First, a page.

I first heard from Midge Gillies a couple of years ago.  She was writing a book on the day-to-day life of POW, particularly the various sorts of educational activities they were engaged in.  She had read my father’s article on Singapore birds in the Raffles Bulletin and had a few questions about his experience at Changi.  We have been in touch ever since.

Midge’s book is about to be published and I am very eager to read it.  This is not simply because it  includes references to my father’s work but also because it both illuminates and enlarges our understanding of the everyday life of many POW.  The perspective she brings is certainly consistent with what I have learned of my own father’s experience.

The dominant images and stereotypes of POW survival have to do with gritty determination and discipline on the one hand and matey comradeship on the other.   And so it must have been.  But even in the most adverse circumstances when mind and spirit were most constrained, men and women continued to discover, explore and learn.  This was one of the most effective survival strategies of all, of course, but precisely because it was often more than that.

Changi was perhaps a bit unusual with its ‘universities,’ libraries and theatres.  But this was partly a function of scale.  In any case, remarkable though they were, such more or less formal activities didn’t begin to account for the countless stories of individual POW who were not content with mere survival.

The Barbed-Wire University is full of such stories.





April 23, 2011

IMG_1307 by Brian Spittle

Model of the old Selarang Barracks now on display at the current barracks

My father never mentioned that he had spent several months at Selarang.  But his Liberated POW Questionnaire in the National Archives at Kew says that he arrived on August 27, 1943 and indeed I have found a single reference to the move on this date in one of his notebooks.  Our visit to Block 151 was therefore followed by a quick  trip to the contemporary barracks a mile or two away.

Presumably, my father followed the movement of the hospital to Selarang as he would in May 1944 when it moved again, this time to Kranji.  In fact, although his bird notes began during his last few months at Roberts and carried over to some extent at Kranji, the vast majority of them were made during his time at Selarang.  Why this was so I can only speculate.  Perhaps he had a little more freedom when he was there.  He doesn’t write about such things so it is impossible to say.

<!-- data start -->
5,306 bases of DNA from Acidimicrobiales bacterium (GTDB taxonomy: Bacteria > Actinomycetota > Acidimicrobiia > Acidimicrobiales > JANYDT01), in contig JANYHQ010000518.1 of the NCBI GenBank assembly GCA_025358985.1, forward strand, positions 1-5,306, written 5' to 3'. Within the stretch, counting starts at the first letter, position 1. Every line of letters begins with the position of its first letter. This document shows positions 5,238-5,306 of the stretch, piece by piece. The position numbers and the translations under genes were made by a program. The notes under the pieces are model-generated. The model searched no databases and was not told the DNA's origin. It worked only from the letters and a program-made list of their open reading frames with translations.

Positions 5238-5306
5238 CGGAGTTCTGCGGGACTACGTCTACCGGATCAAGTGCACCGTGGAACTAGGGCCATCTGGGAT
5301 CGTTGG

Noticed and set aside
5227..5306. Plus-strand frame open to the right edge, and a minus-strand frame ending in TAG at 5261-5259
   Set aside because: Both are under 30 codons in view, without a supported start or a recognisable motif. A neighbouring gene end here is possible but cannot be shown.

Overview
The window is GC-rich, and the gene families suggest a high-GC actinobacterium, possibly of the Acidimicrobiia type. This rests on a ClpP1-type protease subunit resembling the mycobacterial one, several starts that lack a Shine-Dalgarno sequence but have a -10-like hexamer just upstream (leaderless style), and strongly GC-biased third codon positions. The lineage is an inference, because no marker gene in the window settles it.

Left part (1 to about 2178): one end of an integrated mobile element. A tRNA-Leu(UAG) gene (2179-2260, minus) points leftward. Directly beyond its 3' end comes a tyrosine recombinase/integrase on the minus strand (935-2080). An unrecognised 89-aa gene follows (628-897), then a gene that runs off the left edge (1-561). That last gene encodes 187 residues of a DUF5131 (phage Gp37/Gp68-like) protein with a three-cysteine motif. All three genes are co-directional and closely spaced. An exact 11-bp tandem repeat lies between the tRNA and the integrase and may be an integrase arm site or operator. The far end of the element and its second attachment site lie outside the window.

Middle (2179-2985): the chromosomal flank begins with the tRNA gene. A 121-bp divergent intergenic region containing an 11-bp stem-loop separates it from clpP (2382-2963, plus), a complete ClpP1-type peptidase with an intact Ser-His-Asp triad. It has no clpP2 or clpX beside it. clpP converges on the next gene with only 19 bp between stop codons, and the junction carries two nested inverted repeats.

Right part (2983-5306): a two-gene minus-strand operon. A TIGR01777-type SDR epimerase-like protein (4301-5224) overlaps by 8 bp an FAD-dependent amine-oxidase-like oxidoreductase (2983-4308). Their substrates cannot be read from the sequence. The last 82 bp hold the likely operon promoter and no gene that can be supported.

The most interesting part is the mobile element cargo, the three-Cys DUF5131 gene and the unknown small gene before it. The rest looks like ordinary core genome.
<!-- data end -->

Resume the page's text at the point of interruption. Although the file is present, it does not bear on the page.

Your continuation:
The note about his move to Selarang is easy to miss as it had been subsequently crossed out along with one or two brief observations about conditions in the barracks.  These notes are very hard to read but I can just about make out that personnel were moved from the square after August 17, 1943 and housed in tents and atap huts nearby.  He also notes that there was a “concentration of troops” (sic) in and around Selarang in October and November which — ever mindful of the sanitation implications — necessitated additional toilet and cookhouse facilities.

The original Selarang Square buildings are long gone though the square is still there.*  We were quickly ushered past that, however, and on to the officer’s mess which now houses a small museum.  The exhibition focuses as much on the postwar period as the Japanese occupation.  There’s an old computer terminal and an even more ancient mimeograph machine.  While there is a large model of the original barracks (shown above) and a few artifacts from the wartime years, I did not get the impression that the museum would be of more than passing interest to those interested in the FEPOW experience.  But then it’s not exactly open to the public anyway.

I would have liked to have nosed about the famous square a bit but this is a functioning barracks, not a visitor center.  We were reminded of this every time our car had to pull over to make way for a passing tank.  In any case, my only points of reference beside the square were from my father’s bird notes.  Of the rubber plantation, padang and chicken run there was not a sign to be seen.

* I am fairly sure that my father played no part in the Seralang Barracks Incident of August and September, 1942 http://en.wikipedia.org/wiki/Selarang_Barracks_Incident). My understanding is that Roberts personnel and patients were not moved to the square at that time, though the threat was made.  I have not yet found any references to the incident among my father’s notes though of course he would have known all about it.

Changi Village then and now

January 22, 2011

Changi Village is quite a bustling little place these days.  There’s a hawker center, a hotel and a golf club.  You can also watch Premier League games in at least three or four restaurants along Changi Village Road though of course at any one time it’s going to be the same game.

It would have been a much sleepier place in 1942, just one of several kampongs or hamlets dotting the Changi coastline.  Still, though the pre-war photograph my father brought back doesn’t indicate it, changes must have been evident even then given the construction of the British military base.

What I had not expected is that quite a few of the old army buildings are still standing.  Take a stroll up Netheravon Road past the sailing club and you suddenly come across the old army hospital half hidden in the trees.  Turn left up Hendon Road and you’re in the heart of what I take to be Kitchener Barracks.  The buildings seem deserted now but look essentially as they must have done when they were part of the POW camp.   Which immediately raises the question:  how much, if any, of Roberts Barracks is left?  Inexplicably, I had neglected to find this out before the trip.  Now it becomes the burning question.

Changi Village pre-1942

Changi village today

Changi hospital